As a major determinant of the virulence of S. aureus, it has been suggested that CP is regulated in a complicated way by a variety of factors in S. aureus, such as spoVG, arlRS, agr, ccpA, mgr, sae, and sarA. However, our results showed no significant differences in the transcriptional levels of these regulators between the luxS mutant and the wild type, indicating that the LuxS/AI-2 QS system does not merge with the characterized regulatory network of CP but might function in a novel and distinct pathway. It is known that the agr QS system regulates many virulence-associated traits in S. aureus. In contrast, according to our experimental data, the LuxS/AI-2 QS system exhibits clear involvement only in CP production (Fig. (Fig.7).7). We thus propose that the LuxS/AI-2 QS system might play a supplementary role in the overall QS process in S. aureus, although the details await further investigation.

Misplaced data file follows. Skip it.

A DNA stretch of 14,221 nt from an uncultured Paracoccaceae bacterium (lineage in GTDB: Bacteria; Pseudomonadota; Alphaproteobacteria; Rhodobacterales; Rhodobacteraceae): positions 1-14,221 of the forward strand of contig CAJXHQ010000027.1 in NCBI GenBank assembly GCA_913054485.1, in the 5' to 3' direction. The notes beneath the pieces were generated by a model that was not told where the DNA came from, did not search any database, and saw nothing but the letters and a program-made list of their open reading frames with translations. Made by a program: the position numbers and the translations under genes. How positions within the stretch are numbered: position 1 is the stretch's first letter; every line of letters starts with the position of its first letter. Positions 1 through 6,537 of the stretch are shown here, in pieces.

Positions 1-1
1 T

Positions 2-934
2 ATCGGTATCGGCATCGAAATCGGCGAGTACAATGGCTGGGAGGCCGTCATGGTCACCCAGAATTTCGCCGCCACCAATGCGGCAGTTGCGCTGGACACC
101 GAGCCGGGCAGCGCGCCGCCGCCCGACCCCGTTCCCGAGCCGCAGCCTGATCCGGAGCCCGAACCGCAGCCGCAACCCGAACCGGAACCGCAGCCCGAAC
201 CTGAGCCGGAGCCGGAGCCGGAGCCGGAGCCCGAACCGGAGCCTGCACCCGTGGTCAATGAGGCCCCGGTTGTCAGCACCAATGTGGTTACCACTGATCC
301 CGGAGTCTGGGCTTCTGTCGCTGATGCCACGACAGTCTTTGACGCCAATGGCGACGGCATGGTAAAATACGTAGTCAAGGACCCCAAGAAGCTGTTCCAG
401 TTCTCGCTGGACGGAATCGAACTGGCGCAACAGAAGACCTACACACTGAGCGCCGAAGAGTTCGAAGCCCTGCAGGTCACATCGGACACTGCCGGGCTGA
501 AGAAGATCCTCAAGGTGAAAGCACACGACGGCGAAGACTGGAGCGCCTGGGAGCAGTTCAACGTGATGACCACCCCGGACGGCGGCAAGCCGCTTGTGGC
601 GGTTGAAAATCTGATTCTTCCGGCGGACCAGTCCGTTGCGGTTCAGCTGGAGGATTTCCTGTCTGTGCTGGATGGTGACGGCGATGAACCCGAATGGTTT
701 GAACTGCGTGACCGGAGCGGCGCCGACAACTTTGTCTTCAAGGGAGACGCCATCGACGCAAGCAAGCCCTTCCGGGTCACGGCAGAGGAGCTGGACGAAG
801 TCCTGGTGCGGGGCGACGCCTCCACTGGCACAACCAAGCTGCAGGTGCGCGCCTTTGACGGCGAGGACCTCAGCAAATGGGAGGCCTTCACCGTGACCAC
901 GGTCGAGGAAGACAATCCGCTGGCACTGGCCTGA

We thank our colleagues D. Hong, X. Zhang, R. Ma, and Y. You for their technical assistance. We thank the Network on Antimicrobial Resistance in Staphylococcus aureus (NARSA) for providing the bacterial strains.
This work was supported by the National Natural Science Foundation of China (grants 30970118 and 30721002).
Editor: A. Camilli
Published ahead of print on 24 May 2010.
†Supplemental material for this article may be found at http://iai.asm.org/.